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I'm on a work computer and it's a big organization and occasionally I get this message that basically says I have 5 minutes to re-boot my computer before it re-boots itself.

No button to cancel, no button to extend the time.

I know that in a large organization, keeping computers up to date is vital for security - what i don't understand is why they insist that it has to be done in the next five minutes. They can't give you like an hour's notice instead? Or maybe do this overnight?

This has happened to me during presentations and we all had to wait for the computer to re-boot. In fact, one time it happened, they bought down their own network because everyone re-booted and logged in at the same time.

Anyway, right now I'm pretty annoyed because I've just lost a ton of work because it re-booted on me whilst I went to lunch. I know, I should have saved my work, but I'm testing multiple systems with multiple databases and sometimes it's not always easy to save my work during the testing.

Is there any way I can bypass this re-boot? The command is coming from the network itself - I just want to bypass it so that if I have something important to do, I want to make sure I do it before I reboot it.

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The point of updates was supposed to help, not troubling the users. You might wanna talk with the upper management, IT-literate or not, I don't think they'll appreciate having presentation session with important client interrupted or losing their work. Which remind me, this should trouble not just you but practically everyone in your organization. Shouldn't there a revolt already? At least you can ask so that the update only executed after most worker went home – Martheen Cahya Paulo Mar 17 '11 at 3:41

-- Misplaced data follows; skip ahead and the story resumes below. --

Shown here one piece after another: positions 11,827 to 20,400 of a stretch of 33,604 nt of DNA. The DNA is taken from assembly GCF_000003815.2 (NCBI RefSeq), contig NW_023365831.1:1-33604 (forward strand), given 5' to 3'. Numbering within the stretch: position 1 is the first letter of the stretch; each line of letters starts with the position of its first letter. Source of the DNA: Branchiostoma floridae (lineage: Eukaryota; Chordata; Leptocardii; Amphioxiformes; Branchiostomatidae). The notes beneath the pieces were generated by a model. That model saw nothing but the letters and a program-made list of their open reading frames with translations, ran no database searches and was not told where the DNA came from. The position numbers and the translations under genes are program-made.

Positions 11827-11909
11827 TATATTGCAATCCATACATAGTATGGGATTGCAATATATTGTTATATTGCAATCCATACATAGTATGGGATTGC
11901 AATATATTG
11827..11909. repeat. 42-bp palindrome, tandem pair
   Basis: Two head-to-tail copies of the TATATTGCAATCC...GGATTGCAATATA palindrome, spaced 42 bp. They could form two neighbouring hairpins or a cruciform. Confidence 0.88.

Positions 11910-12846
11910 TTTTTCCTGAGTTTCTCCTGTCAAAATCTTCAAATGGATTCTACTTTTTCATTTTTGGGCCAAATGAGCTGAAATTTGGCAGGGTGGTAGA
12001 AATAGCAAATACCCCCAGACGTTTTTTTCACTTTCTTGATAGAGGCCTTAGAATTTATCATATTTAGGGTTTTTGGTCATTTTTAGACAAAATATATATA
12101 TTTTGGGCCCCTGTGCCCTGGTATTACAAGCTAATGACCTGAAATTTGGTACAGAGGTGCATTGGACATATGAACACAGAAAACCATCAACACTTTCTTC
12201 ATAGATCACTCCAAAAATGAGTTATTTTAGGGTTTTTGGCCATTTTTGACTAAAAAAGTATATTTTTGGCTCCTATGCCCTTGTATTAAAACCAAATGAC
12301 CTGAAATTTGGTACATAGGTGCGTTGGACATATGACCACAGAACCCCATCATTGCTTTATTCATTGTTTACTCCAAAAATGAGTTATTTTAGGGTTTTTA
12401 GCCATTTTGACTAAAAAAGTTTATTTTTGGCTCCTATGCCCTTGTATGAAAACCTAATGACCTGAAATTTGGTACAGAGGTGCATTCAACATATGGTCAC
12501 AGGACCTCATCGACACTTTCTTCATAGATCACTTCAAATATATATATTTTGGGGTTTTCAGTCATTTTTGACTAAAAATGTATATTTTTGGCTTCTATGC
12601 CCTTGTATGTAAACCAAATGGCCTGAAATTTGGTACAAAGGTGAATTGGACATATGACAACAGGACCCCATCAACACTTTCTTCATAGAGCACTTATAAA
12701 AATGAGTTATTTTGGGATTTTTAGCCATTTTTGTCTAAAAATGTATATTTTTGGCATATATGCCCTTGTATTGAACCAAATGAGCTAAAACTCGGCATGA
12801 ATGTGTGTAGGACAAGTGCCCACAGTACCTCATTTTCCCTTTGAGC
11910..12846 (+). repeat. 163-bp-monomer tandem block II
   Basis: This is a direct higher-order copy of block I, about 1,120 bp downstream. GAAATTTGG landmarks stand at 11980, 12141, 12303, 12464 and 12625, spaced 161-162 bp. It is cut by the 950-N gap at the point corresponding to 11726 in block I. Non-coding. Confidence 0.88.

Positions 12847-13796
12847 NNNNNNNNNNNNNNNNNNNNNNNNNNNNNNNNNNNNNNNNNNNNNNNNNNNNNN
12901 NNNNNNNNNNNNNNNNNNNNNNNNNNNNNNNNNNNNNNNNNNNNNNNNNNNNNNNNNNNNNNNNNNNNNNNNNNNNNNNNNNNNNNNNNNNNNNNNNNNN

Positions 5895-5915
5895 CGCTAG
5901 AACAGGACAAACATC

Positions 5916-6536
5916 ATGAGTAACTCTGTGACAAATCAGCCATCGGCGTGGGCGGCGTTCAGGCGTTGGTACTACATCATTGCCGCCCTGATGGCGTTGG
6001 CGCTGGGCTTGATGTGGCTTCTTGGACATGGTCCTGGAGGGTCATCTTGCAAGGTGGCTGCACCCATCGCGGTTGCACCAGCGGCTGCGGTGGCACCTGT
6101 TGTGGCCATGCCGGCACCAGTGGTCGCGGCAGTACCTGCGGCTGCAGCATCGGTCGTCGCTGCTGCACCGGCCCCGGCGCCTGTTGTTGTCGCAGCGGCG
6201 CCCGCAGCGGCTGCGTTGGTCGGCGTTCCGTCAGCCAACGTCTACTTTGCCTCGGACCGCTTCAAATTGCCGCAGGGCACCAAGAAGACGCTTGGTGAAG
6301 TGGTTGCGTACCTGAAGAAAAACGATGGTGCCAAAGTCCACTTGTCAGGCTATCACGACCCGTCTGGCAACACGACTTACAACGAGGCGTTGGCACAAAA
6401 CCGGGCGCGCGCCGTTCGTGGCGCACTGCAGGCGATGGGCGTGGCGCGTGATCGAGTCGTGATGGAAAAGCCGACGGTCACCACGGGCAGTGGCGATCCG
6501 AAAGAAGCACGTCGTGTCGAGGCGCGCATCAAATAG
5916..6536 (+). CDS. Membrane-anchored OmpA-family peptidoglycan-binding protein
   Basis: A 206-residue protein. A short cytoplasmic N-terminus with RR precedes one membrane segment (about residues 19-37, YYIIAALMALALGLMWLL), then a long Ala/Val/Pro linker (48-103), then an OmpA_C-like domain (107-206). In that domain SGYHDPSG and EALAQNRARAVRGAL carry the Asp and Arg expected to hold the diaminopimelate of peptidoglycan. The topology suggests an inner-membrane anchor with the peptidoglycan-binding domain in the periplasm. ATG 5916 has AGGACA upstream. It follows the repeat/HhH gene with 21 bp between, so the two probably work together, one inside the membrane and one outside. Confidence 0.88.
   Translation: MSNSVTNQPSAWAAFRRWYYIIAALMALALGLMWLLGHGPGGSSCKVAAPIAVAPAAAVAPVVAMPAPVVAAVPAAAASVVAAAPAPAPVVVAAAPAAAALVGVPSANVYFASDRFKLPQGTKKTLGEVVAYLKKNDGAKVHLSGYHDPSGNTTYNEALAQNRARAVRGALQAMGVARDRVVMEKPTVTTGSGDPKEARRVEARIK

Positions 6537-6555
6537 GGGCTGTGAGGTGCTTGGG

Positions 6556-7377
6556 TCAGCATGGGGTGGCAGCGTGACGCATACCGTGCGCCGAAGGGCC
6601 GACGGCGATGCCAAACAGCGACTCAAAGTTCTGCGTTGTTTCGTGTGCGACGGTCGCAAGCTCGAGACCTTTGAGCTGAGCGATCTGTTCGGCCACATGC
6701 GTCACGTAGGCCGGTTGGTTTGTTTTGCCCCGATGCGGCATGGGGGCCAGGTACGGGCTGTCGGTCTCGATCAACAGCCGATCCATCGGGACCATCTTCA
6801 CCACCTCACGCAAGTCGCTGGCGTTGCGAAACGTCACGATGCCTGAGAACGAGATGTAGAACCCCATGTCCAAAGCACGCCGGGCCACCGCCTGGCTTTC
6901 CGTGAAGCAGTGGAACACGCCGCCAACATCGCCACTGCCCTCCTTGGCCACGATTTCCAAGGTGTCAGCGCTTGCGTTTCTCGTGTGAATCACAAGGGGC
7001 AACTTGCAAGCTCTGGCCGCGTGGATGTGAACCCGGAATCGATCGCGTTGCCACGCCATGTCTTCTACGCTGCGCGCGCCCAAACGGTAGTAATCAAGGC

up vote 4 down vote accepted

Depending on the kind of restart, you may be able to avoid it by opening a command prompt — you may need elevation — and entering shutdown /a.

This will only work if you have administrator rights for the machine and if it's a system shutdown. If they use third party software to deploy the patches (and many places do), the warning and shutdown might be issued as separate commands by the management software, with no chance to abort when the shutdown command comes.

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There's always:

Shutdown -A

to abort a shutdown, but you may not have the privileges needed, and it depends on the situation whether you can actually use it or not.

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